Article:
WELLINGTON – The challenging rescue operation launched after a Russian ship became trapped in Antarctic pack ice last month shows the inherent risks facing the frozen continent's burgeoning tourist industry, experts say.
Antarctica represents one of the last frontiers for adventurous travellers, an icy wonderland of glaciers, emperor penguins and seemingly endless white expanses.
But, as those aboard the Akademik Shokalskiy found out, blizzards, icebergs and treacherous seas are also a fact of life at one of the most remote locations on Earth, where help is often thousands of kilometres (miles) away.
"It does indeed serve as a reminder that it's an extreme environment that we're dealing with, whether it's scientific expeditions going down there or tourism cruises," said Daniela Liggett, a specialist in Antarctic tourism regulation at New Zealand's Canterbury University.
Tourist numbers in Antarctica have grown from less than 5,000 in 1990 to about 35,000 a year, according to industry figures. Most travel by sea, some paying in excess of $20,000 for a luxury cabin in the peak period from November to March.
There is also a healthy market for sightseeing flights, despite the loss of an Air New Zealand DC-10 in 1979 which crashed into Mount Erebus, killing all 257 on board.
The first recorded tourist ship was an Argentine vessel, Les Eclaireurs, that made the voyage with 100 paying passengers in 1958.
Since then, concerns have centred on tourists' potential impact on the untamed wilderness and the difficulty rescuers would face reaching a ship if it hit serious trouble in the freezing waters.
"What's unique to the Antarctic is that it's very remote and if something happens to a bigger ship then it will be almost impossible to rescue all the passengers in a timely fashion," Liggett said. With conventional rescue services so far away, the task of helping stricken vessels often falls to the scientific missions, disrupting their carefully planned research programmes.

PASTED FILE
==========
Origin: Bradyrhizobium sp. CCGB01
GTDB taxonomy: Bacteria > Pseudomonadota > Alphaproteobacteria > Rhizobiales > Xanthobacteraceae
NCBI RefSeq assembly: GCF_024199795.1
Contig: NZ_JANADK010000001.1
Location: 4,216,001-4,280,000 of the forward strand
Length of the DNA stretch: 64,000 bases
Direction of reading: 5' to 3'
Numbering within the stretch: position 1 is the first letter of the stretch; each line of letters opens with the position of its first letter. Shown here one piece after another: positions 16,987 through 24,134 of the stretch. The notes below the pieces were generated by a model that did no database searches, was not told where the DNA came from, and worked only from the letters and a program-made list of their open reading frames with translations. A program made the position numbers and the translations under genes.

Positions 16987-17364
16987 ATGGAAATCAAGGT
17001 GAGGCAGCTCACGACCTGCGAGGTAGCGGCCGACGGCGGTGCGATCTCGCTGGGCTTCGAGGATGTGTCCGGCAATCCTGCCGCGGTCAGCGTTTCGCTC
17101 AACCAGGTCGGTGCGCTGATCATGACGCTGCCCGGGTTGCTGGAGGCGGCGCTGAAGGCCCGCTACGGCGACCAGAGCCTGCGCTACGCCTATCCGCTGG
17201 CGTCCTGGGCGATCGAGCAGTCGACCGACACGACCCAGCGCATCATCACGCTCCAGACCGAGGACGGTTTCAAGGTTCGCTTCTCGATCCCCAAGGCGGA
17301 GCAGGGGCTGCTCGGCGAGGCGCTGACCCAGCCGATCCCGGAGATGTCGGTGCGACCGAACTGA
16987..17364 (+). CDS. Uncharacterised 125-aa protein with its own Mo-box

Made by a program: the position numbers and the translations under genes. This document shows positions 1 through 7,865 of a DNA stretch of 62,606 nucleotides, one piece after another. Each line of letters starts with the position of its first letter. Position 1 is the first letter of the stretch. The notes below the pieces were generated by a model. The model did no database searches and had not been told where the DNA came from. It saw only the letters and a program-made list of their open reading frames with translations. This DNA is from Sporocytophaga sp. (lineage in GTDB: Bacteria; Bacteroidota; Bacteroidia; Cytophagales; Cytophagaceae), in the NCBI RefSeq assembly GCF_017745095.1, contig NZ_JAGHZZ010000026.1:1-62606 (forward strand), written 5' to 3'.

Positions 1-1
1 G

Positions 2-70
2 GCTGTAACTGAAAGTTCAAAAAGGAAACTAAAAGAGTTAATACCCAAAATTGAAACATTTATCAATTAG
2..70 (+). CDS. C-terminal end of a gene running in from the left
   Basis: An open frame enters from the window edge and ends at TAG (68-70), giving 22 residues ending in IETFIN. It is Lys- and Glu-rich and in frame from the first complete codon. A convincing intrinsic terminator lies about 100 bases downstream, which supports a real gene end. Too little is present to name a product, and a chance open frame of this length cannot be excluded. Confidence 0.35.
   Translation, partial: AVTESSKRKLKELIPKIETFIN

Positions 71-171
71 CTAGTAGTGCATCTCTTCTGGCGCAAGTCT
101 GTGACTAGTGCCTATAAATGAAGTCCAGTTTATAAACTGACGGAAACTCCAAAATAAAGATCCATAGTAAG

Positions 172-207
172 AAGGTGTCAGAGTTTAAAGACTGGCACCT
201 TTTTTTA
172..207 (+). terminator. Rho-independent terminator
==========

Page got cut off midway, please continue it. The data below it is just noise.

French Polar Institute director Yves Frenot was furious last week that French, Chinese and Australian ships in Antarctica were diverted from scientific work for the Shokalskiy rescue.
"There's no reason to place Antarctica off-limits and to keep it just for scientists, but this tourism has to be monitored and regulated so that operators can be sure of getting help if need be," he said.
The headaches posed by Antarctic rescue were demonstrated when, after the Shokalskiy became mired in the ice on December 24, the Chinese icebreaker Xue Long became trapped itself while trying to help.
The two ships only managed to free themselves on Tuesday, by which time yet another vessel, the US Coast Guard's Polar Star, was steaming to their aid from Sydney.
Half of the 52 people rescued from the Shokalskiy last week were paying passengers and Frenot labelled the voyage a "pseudo-scientific expedition," a charge denied by its Australian organisers.
They said their mission was to examine environmental changes by replicating measurements taken in the area a century ago by explorer Douglas Mawson.
Ligget said Shokalskiy travelled into an area not normally frequented by tourist or scientific ships, which contributed to it becoming trapped.
She said cruise ships approved by the International Association of Antarctica Tour Operators (IAATO) usually travelled in pairs, so they had a "buddy system" if one experienced difficulties.
She said the IAATO, an industry body, had done a good job of minimising environmental impacts.
"It's essentially the scenery, the wildlife and a relatively unspoiled environment that they're selling to their tourists," she said. "So it's in their best interests to keep it that way."
IAATO spokeswoman Amanda Lynnes said tourist ships adopted strict decontamination measures to prevent travellers taking non-native species or microbes ashore.
She added that ships carrying more than 500 passengers did not put tourists ashore, while those on smaller vessels who did land had to follow guidelines designed to protect flora and fauna.
In addition, ships must employ officers with Antarctic experience and have plans to contain any oil leaks. Lynnes said tourism acted as a driving force in conservation by giving people first-hand experience of the Antarctic.
"Visitors to Antarctica ... return home as ambassadors of goodwill, guardianship and the value of peaceful cooperation in this great wilderness," she said. AFP